Supreme Court Justice Antonin Scalia says he cringes when someone calls the Constitution
a “living document.”
“Oh, how I hate the phrase we have—a 'living document,’” Scalia
says. “We now have a Constitution that means whatever we want it to mean. The Constitution is not a living organism,
for Pete's sake.”
As a judge, Scalia says, “I don't have to prove that the Constitution is perfect; I
just have to prove that it's better than anything else.”
President Bush has proposed seven amendments to the
Constitution over the last five years, including a controversial amendment to define marriage as a “union between a
man and woman.” Members of Congress have proposed some 11,000 amendments over the last decade, ranging from repeal of
the right to bear arms to a Constitutional ban on abortion.
Scalia says the danger of tinkering with the Constitution
comes from a loss of rights.
“We can take away rights just as we can grant new ones,” Scalia warns. “Don't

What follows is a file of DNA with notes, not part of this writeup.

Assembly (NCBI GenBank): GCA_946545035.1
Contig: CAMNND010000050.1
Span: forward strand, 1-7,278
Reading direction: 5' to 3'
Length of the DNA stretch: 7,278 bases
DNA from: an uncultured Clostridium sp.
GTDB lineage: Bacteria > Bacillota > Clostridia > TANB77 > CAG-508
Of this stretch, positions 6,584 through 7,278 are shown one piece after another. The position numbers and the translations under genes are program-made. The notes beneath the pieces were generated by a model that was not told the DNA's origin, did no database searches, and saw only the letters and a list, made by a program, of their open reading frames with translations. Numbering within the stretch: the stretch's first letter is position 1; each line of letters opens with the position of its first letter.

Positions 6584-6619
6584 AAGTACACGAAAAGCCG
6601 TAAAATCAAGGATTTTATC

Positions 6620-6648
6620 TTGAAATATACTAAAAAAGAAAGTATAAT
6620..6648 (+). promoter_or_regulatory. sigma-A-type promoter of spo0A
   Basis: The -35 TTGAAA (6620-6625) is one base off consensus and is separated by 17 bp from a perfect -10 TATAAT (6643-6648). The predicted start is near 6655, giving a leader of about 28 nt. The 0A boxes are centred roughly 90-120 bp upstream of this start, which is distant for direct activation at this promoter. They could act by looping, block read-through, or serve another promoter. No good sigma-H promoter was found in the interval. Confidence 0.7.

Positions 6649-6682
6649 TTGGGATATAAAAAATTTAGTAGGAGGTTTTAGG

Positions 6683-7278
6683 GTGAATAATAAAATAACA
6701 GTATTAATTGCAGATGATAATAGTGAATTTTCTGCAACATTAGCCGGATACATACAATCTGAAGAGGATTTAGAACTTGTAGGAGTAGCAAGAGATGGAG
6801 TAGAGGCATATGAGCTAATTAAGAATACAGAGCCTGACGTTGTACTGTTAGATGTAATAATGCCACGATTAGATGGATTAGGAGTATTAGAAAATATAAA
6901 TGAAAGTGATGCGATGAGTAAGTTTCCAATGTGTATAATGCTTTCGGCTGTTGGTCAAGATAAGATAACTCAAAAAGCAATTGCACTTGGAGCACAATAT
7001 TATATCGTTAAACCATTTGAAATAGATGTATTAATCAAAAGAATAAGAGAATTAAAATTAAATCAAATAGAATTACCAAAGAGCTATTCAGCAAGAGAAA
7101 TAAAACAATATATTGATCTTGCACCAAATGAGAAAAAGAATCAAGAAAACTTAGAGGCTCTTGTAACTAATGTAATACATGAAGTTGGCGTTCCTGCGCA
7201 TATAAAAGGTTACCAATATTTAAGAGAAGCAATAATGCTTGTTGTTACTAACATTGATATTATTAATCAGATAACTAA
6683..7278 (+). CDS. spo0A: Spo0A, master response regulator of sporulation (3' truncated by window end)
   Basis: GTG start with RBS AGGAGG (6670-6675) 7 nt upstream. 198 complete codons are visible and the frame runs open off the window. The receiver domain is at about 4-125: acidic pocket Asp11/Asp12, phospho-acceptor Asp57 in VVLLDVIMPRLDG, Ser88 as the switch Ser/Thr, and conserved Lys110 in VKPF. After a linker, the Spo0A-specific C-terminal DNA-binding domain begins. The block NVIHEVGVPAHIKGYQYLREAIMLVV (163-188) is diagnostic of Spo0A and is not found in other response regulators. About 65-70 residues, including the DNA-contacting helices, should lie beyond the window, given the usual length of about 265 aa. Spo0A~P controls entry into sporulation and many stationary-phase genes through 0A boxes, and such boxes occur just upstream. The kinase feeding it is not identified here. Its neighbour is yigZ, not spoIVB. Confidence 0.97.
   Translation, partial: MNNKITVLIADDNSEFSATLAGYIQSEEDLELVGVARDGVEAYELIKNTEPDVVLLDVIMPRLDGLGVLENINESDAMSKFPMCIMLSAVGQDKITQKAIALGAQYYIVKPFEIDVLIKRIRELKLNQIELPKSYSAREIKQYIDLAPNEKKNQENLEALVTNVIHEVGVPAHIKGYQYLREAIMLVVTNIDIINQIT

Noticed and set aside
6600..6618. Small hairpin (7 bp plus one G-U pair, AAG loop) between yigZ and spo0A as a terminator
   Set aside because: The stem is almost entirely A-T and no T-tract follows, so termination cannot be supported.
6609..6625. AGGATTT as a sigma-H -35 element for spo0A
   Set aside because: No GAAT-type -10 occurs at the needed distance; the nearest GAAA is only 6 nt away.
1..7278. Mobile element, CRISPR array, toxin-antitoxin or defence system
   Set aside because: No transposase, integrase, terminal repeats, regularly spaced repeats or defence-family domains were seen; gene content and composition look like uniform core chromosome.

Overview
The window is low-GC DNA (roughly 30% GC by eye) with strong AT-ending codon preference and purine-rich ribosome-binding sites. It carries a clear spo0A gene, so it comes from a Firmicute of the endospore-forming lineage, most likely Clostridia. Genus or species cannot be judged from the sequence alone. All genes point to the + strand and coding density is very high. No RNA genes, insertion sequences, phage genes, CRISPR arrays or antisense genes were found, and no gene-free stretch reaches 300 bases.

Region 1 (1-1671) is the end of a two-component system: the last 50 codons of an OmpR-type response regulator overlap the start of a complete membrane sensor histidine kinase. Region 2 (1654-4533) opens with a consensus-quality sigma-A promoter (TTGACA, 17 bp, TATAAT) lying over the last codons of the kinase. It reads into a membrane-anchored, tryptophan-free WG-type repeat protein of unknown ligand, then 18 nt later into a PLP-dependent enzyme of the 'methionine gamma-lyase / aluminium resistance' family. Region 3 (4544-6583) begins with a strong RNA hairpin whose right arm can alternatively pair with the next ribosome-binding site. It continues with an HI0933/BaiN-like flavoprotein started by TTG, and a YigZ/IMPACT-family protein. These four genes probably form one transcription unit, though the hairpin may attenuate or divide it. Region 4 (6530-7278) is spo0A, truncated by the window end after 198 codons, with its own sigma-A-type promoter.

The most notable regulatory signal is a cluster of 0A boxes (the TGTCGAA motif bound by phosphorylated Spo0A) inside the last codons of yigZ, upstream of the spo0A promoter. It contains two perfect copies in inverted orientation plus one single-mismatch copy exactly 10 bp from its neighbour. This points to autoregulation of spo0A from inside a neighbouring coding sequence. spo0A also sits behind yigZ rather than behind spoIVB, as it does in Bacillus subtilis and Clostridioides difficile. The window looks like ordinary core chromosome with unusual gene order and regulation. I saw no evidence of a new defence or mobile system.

think that it's a one-way street.”
And don’t buy the White House hype that the USA Patriot Act is a necessary
tool to fight terrorism. It is a dangerous law that infringes on the rights of every American citizen and, as one brave aide
told President Bush, something that undermines the Constitution of the United States.
But why should Bush care? After
all, the Constitution is just “a goddamned piece of paper.”
© Copyright 2005 by Capitol Hill Blue
Source: Capitol Hill Blue
Dear President Bush;
about that "goddamned piece of paper."“Stop throwing the
Constitution in my face,” Bush screamed back. “It’s just a goddamned piece of paper!”
us start out with the fact that the Constitution is actually written on parchment, not paper. A trivial point, I grant you,
but one that reveals (along with your inability to correctly pronounce the word "nuclear") a shocking lack of education in
a head of state.
But to get to the point, the Constitution is not the parchment itself, but the ideas written upon it; ideas which form
the foundations of our nation, ideas which would carry equal weight if written on stone, glass, metal, or even paper. These
ideas are the soul of the nation. They include the recognition that the people of this nation have certain rights, rights
which the government does not have the authority to remove. These rights include freedom of speech, to say what we think about
the nation at any and all times, to write that opinion down and share it however we choose to. These rights include the freedom